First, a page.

Class Notes (1,100,000)
CA (630,000)
UTSC (30,000)
BIOB11H3 (300)
Dan Riggs (200)
Lecture 9

BIOB11H3 Lecture Notes - Lecture 9: Green Fluorescent Protein, Recombinant Dna, Transgene


Department
Biological Sciences
Course Code
BIOB11H3
Professor
Dan Riggs
Lecture
9

This preview shows pages 1-3. to view the full 11 pages of the document.
Lactose (disaccharide) metabolism in E.coli
E.coli use lactose as a carbon source. When the bacterium finds itself in the presence of lactose, it
induces the lac operon and ultimately one of the genes from the lac operon encodes an enzyme called
beta-galactosidase gets expressed. Then the beta-galactosidase cleaves the lactose into sugar molecules
(glucose + galactose). The bacterium evolved this system because it loves glucose as its favorite carbon
source. If the cell does not have glucose in its environment, but has lactose it can get what it likes to eat
by following this pathway.
Lactose= dissacharide of calactose + glucose
The kinetics of this induction process is dramatically rapid. In Fig 12-1, the cells are growing fine. When
the investigator added lactose (inducer) at 4 min mark, the lac operon is activated/ induced. As you can
see the blue line was shooting up dramatically which represents the beta-galactosidase. There was a
rapid response to that inducer. About a minute or so, the RNA gets translated into protein. You will see
the beta-galactosidase protein in red line. It goes up dramatically too. As time goes on, the investigator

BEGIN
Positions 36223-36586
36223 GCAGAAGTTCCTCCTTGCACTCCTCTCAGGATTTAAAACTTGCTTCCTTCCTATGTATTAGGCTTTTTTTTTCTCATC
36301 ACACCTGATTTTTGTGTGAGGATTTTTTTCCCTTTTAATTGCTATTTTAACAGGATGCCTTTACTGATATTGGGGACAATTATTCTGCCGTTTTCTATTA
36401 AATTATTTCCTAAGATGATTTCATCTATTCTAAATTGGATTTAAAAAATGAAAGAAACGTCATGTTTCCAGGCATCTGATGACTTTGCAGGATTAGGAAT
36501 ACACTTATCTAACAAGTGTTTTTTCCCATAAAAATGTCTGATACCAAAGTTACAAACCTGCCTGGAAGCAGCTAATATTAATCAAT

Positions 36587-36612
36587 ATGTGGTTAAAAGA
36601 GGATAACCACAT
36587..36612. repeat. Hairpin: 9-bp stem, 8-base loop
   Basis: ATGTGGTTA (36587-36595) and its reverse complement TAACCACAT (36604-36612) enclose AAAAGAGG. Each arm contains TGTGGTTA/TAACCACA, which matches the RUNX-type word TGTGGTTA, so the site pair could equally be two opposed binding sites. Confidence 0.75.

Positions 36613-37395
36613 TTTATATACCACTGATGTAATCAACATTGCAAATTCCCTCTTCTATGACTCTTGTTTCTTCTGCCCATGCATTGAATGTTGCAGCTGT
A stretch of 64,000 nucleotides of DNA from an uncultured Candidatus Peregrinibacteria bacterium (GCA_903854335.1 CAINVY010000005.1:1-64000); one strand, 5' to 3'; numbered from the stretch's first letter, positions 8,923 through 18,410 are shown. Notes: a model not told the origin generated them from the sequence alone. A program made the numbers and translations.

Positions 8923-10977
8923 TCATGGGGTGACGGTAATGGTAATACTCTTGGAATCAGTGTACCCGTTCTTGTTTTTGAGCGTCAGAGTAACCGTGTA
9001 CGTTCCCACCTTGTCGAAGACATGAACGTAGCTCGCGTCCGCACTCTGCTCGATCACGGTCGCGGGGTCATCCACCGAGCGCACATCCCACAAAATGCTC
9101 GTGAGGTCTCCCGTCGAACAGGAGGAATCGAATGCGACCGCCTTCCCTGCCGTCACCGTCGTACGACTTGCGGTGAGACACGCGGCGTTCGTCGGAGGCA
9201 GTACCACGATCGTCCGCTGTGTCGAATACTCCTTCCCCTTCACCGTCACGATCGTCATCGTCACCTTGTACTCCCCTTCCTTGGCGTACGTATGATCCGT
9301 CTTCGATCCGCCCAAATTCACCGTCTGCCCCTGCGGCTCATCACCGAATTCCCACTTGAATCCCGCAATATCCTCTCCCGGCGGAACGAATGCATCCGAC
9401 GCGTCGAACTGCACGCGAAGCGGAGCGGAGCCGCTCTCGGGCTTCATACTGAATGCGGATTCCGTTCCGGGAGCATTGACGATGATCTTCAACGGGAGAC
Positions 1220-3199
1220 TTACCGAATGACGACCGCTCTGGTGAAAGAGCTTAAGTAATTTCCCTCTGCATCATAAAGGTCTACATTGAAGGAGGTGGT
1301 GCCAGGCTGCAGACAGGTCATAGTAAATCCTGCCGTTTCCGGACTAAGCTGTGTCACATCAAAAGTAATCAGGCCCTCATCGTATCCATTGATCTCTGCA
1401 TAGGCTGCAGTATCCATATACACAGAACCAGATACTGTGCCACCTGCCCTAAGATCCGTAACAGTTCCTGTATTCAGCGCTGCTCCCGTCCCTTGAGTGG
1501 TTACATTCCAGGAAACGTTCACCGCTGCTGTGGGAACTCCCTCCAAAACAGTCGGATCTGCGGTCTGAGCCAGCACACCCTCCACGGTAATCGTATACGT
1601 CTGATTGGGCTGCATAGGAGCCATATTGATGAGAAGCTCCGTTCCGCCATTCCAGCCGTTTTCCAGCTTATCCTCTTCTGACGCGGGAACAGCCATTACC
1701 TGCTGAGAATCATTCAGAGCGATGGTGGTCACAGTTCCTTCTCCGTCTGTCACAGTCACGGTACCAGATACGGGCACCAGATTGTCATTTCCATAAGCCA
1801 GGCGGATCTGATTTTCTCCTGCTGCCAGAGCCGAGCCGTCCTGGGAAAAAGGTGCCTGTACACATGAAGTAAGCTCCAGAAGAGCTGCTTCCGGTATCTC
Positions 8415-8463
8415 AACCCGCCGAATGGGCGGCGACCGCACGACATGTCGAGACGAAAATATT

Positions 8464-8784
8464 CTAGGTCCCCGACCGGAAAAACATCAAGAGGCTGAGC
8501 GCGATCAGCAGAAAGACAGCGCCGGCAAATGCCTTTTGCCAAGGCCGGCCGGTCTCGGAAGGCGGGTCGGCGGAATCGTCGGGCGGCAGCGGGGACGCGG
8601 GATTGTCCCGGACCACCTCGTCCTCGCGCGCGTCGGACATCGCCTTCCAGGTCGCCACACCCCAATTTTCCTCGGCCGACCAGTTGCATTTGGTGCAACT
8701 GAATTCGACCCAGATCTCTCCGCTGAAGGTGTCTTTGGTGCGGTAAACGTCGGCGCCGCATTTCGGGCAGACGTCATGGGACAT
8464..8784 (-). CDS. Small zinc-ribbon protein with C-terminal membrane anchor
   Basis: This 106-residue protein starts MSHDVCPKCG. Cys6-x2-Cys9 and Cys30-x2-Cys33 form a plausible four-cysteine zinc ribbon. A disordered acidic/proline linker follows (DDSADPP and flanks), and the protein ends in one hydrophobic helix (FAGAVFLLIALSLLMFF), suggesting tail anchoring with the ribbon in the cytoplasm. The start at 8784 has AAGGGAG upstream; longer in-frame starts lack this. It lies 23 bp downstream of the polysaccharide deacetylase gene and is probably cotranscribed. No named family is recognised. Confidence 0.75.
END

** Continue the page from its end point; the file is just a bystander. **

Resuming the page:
removes the inducer. After some time the bacterium uses up all the lactose. The mRNA level suddenly
crashes. The level beta-galactosidase protein will also go down because that protein would be turned
over after certain amount of time. There is rapid induction response to the inducer; rapid sensation of
mRNA synthesis and levels and protein levels when the inducer is removed.
Operon Structure
An operon is a collection of components that is responsible for organizing a response to a particular
stimulus. (ex: induction by lactose)
Fig 12-2
All of the operon components are orange/sometimes in yellow. Operon components consist of
promotor, operator, structural gene, and regulatory gene. Regulatory gene encoding a repressor protein
is going to interact with operator sequence and it is going to determine in part whether or not that
particular group of genes get expressed. During the evolution of operons, things were organized such
that there are several genes that are involved in coordinating the same pathway, same response and
they are all coordinately transcribed together. You have a single stimulus and generate several proteins
for the response.
Inducible Operon: The lac operon
Structural genes are Z, Y, and A. Promoter and operator as P and O. There is your inducer. Ecoli is
coming in contact with lactose and the repressor is normally active. As soon as it is synthesized, the
repressor binds to the operator sequence. If lactose is present, the repressor interacts with it and forms
a complex. If Lac present, repressor bound and changes its structure such that it is inactivated. Operon
induced, mRNA transcribed. This is idutio.
find more resources at oneclass.com
find more resources at oneclass.com

Only pages 1-3 are available for preview. Some parts have been intentionally blurred.

Multiple enzymes, RNA polymerase, are transcribing the mRNA. Eventually ribosomes associate with
various initiation sites. Ultimately, 3 enzymes are produced and they take the substrate lactose and
convert it into final products (glucose and galactose). The lactose levels will drop. The binding of lactose
to repressor is transient, so as [lactose] falls (it is not able to find its binding partner readily), repressor
becomes active. Repressor is now able to bind to the operator. When transcription is blocked,
repression takes place.
Cis s. Tas: Cis-acting promoter sequence to which a trans-atig tasiptio fato ids
Trans: trans-acting or soluble or can defuse (eg. A transcription factor)
Cis: o the sae stad (eg. DNA seuee that serves as a binding site for a TF)
TATA box is an example of a cis acting element. The sigma factor or TPB (in eukaryotes) will recognize